At the end of August 2017, an article in the French economics and business magazine Capital hit like a bombshell. This special edition, dedicated to French start-ups, didn’t go unnoticed. Not a single female was among the line-up of highly promising entrepreneurs; those with the potential to make it among the heavyweights at international level. Social media had a field day with the story, creating a buzz that was spurred on by feminist associations, amongst a chorus of angry jeers.
Delphine Rémy-Boutang, founder of digital agency The Bureau and of the Journée de la Femme Digitale (Digital Women’s Day), didn’t take long to respond. Fourteen French women entrepreneurs posed together for the weekly business magazine Challenges, under the headline, “Female start-up founders fight back.” They quickly struck again with a second group photo, this time featuring 80 women innovators on the steps of the Bourse de Paris (the city’s stock exchange), published by the specialist innovation site FrenchWeb.
The story is significant in revealing the place the so-called “weaker sex” is assigned on the innovation scene, and France is far from being exceptional. Recently, two American female entrepreneurs, Kate Dwyer and Penelope Gazing, co-founders of e-commerce marketplace Witchsy, revealed that they had had to create a fictional male co-founder to ensure that their ideas were taken seriously.
A study made by Harvard Business Review also speaks volumes. Over a two-year period, investors’ conversations were recorded in different countries. In Sweden—a country considered to be among the most progressive in the world—a young man was almost systematically presented as being “young but promising” whereas a woman in the same position was labelled “young and inexperienced”.
Paris, European capital of female entrepreneurship
According to the 2015 Global Start-up Ecosystem Ranking by Compass, women make up only 8 percent of those at the head of start-ups in France. It’s not a lot, even if the proportion is much higher in Paris (21 percent), which makes the city the European capital of female entrepreneurship (the European average stands at 17 percent). Real progress is being made, but slowly: when Caroline Ramade founded the female business incubator Paris Pionnières twelve years ago, the figures were no higher than 2 percent and 5 percent respectively.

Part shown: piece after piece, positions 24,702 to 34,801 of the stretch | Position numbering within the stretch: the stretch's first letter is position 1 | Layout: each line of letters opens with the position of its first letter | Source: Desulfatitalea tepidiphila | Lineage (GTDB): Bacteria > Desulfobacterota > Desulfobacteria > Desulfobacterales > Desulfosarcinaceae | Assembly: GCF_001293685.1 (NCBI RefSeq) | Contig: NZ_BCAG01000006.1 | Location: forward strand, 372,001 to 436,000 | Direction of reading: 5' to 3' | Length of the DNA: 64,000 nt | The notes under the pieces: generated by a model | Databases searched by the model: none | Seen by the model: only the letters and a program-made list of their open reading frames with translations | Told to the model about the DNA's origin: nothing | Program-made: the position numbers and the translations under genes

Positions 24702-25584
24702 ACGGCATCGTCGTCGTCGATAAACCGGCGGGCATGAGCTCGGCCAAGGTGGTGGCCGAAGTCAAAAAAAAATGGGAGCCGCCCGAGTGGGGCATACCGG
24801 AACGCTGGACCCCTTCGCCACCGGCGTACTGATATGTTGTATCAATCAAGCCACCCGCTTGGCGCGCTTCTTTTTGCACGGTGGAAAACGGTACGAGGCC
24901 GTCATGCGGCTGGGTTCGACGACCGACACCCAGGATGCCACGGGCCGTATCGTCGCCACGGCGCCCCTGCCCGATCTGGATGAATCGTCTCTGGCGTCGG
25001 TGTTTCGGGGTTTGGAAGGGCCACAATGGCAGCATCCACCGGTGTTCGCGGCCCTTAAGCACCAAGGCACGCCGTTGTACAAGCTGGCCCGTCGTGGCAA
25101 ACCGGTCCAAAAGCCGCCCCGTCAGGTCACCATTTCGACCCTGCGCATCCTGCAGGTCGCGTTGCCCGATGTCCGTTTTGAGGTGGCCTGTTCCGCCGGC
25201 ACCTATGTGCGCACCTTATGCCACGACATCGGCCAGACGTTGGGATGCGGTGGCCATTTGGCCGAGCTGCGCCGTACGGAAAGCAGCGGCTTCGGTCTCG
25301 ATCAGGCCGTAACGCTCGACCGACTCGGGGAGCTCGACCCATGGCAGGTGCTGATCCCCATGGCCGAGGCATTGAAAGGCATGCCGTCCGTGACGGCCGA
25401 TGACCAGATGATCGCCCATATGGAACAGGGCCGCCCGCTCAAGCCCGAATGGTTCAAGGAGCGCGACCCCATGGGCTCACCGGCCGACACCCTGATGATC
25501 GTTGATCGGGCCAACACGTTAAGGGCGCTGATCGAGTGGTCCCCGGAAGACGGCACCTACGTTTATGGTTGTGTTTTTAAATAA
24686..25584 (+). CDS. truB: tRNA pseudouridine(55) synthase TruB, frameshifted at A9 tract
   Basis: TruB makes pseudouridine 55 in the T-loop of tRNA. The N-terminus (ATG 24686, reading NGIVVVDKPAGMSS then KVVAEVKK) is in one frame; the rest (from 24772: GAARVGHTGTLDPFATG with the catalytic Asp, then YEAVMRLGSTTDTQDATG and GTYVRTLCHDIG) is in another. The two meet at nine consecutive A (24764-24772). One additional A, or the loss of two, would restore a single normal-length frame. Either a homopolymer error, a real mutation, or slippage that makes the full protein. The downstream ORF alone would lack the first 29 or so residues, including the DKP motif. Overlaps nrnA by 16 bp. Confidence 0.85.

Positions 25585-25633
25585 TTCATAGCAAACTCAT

“The world of innovation; presented as being ahead of its time, actually encounters the same difficulties as other sectors”, Ramade said. “We need to acknowledge the fact that women represent just 8 percent of investors, and those who are in the profession tend to behave like men,” Ramade added. While female founders of start-up companies tend not to have too much trouble in launching their first funding round, things become more complicated afterwards, notably when they start planning to get listed on the stock exchange.
69 percent of young female graduates want to start their own businesses
Initiatives are popping up to encourage female innovation. Delphine Rémy-Boutang recently launched the JFD Connect Club; the first networking club solely for women in digital. Another such initiative is the Business With Attitude/Madame Figaro Prize, whose first editing in March 2017 accompanied six start-up founders. Claude Tresoir, founder of Magic Makers, which carries out computer coding workshops for children was crowned the winner.
As 69 percent of young women aspire to be entrepreneurs business schools have woken up to this trend and are starting to launch female entrepreneurship programmes, following the example set by ESSEC Business School here in France.
Women are very active in the domain of social innovation
One problem remains: a lack of female role models. GAFA’s top-level women, like Sheryl Sandberg, Chief Operating Officer of Facebook, are so powerful that young girls struggle to identify with them. Yet whilst women are under-represented in tech innovation (with the exception of artificial intelligence), they are very active in developing innovation in the environmental and social solidarity fields. Pioneers include Joséphine Goube (Techfugees) and Judith Aquien (Thot), committed to helping refugees, Charlotte de Vilmorin (Wheeliz, disabilities), Juliette Franquet (Love your waste, recycling).
Other female figures are stepping into the spotlight, such as Camille Rumani, co-founder of VizEat; one of top three on the App Store in 2016. Apple boss, Tom Cook even dined with the founder in her home during his visit to Paris in February 2017 thanks to the app. Marie-Vorgan Le Barzic, CEO of Numa Paris; a start-up incubator born out of ‘Silicon Sentier,’ has established herself as a leading figure on the start-up scene. More and more women are starting to gain prominence thanks to their success: Rania Belkahia, founder of Afrimarket, Fanny Péchiodat, co-founder of MyLittleParis, or, among the younger innovators, Léonore de Roquefeuil, CEO of the platform Voxe.org—which was a finalist in the Google Impact Challenge France 2015—and Marjolaine Grondin, CEO of HelloJam. A smooth handover to the next generation of women looks guaranteed.